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A Streetcar Named Desire

Theatre Royal, Glasgow
Four stars

The plays of Tennessee Williams are the most fragile of things. One foot wrong on their highly strung tightrope, and everything can come tumbling down in a blizzard of over-egged melodrama. In a way, the delicacy of the plays reflects their heroines, a catwalk of damaged goods broken by the love that failed them. This is certainly the case for Blanche Dubois, who, as played by Gina Isaac, sashays into Michael Emans' Rapture Theatre production like a glamour chasing movie starlet on the slide, and unable to deal with her increasingly strained close-ups anymore.

Once she invades the crumbling nest of Richard Evans' set, which looms like a left-over wall in a bull-dozed slum, the fire she ignites in the local community sees her run rings round her sister Stella, given a long-suffering grace by Julia Taudevin. While men like neighbour Mitch fall at Blanche's perfectly manicured feet, only Joseph Black's Stanley, given more intelligence and articulacy than is often the case, sees through the act.

There's a brittle, try-too-hard over-familiarity to Isaac's Blanche, who holds on to every snobbish fantasy she can grab hold of to survive. In the end it's too much, as Pippa Murphy's low-slung jazz score makes clear when it takes discordant little skitters that accompany the outer edges of Blanche's mind.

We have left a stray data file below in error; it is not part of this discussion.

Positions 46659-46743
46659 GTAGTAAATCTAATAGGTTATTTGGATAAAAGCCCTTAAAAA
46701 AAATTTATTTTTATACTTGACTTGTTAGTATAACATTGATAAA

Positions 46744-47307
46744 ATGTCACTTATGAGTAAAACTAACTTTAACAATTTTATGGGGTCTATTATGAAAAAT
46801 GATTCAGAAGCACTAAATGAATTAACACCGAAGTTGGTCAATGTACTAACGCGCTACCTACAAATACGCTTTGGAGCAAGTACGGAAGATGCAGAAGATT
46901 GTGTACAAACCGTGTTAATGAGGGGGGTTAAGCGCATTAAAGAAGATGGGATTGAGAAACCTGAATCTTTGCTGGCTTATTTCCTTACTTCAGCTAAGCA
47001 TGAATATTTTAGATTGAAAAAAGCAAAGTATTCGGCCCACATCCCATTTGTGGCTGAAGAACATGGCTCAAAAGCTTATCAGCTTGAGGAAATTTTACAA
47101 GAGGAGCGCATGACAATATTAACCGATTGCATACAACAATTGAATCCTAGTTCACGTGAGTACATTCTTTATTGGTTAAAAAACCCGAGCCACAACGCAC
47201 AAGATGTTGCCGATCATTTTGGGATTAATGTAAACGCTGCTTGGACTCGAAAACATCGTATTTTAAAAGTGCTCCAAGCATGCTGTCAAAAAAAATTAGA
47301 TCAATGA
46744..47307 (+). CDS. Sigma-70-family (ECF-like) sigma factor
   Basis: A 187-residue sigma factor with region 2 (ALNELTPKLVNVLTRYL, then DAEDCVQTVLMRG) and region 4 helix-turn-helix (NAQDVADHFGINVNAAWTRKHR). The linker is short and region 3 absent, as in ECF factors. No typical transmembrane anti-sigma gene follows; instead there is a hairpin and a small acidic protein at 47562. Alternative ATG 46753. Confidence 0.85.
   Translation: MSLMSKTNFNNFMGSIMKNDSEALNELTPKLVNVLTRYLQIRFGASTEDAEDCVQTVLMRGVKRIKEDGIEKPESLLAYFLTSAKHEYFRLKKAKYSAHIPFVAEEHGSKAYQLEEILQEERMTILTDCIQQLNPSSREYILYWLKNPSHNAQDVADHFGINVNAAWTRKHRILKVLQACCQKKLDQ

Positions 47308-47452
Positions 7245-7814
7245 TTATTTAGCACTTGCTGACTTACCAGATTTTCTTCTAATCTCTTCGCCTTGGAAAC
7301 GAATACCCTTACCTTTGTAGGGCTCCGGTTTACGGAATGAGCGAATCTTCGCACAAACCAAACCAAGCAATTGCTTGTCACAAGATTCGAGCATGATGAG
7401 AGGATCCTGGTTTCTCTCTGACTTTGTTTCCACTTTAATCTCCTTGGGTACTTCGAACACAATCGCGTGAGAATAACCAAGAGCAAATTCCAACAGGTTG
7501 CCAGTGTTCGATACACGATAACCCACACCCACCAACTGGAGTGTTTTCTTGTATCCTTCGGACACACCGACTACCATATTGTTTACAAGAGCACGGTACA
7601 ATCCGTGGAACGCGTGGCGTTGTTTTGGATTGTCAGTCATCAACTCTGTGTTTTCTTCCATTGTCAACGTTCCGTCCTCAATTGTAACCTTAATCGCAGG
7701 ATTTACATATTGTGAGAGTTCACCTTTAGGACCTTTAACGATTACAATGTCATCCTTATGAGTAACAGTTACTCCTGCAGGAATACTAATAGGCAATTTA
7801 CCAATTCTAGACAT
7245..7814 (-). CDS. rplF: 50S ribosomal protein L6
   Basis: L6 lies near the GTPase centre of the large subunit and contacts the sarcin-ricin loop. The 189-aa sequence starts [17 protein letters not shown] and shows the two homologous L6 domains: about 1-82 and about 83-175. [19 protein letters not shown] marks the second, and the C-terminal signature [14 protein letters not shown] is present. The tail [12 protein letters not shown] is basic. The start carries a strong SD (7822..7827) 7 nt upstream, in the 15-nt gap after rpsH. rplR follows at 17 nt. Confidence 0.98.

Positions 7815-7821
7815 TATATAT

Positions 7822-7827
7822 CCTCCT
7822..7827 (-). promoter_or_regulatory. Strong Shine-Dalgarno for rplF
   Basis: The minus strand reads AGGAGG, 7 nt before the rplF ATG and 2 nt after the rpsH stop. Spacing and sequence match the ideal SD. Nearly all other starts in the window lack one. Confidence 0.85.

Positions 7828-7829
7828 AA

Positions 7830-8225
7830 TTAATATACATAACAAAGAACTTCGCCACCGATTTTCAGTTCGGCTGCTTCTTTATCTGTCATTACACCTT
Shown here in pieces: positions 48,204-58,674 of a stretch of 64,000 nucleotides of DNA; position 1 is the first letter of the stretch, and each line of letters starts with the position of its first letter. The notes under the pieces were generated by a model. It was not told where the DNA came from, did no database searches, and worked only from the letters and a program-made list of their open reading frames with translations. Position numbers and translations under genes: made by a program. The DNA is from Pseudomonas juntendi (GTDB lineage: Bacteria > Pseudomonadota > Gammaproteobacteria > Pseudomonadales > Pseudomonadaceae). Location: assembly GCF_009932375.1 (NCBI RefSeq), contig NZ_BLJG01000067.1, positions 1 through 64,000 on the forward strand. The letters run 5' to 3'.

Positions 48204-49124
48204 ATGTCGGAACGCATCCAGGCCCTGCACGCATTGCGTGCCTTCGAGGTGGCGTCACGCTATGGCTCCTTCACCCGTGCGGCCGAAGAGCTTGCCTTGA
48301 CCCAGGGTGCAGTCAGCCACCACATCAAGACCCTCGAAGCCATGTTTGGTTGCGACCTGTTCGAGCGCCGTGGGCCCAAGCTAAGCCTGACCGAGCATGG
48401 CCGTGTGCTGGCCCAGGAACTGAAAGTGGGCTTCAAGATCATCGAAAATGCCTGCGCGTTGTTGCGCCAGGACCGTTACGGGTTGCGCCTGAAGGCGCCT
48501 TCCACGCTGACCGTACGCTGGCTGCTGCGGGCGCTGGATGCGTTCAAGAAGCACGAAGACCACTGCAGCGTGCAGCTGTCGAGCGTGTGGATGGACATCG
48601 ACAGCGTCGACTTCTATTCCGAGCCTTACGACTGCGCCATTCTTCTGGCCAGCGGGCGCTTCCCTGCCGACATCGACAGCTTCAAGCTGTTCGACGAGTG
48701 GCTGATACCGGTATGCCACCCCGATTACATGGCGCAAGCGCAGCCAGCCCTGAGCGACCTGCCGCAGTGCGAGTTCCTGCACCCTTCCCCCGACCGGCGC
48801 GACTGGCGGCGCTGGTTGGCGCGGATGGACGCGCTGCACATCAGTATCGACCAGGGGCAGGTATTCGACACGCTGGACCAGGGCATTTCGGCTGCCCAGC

In terms of the play's fragility, Emans just about gets away with it, even if there are moments when things threaten to teeter and totter into hysteria. What is crystal here, however, is just how much Blanche has been abused by men, even as she trades on the diminishing returns of her sexuality. Whatever happened to her in the past, when she and Stanley tear verbal chunks out of each other, they both sport wedding night outfits long past their sell-by date. As they succumb to the inevitable, it doesn't look like she goes willingly. As Blanche is carted off to hospital, leaving Stella a post-natal mess, the men nonchalantly play cards. It's a gross portrait of everyday misogyny in a world full of strangers who are far more crueller than they are kind.

The Herald, September 11th 2017

ends

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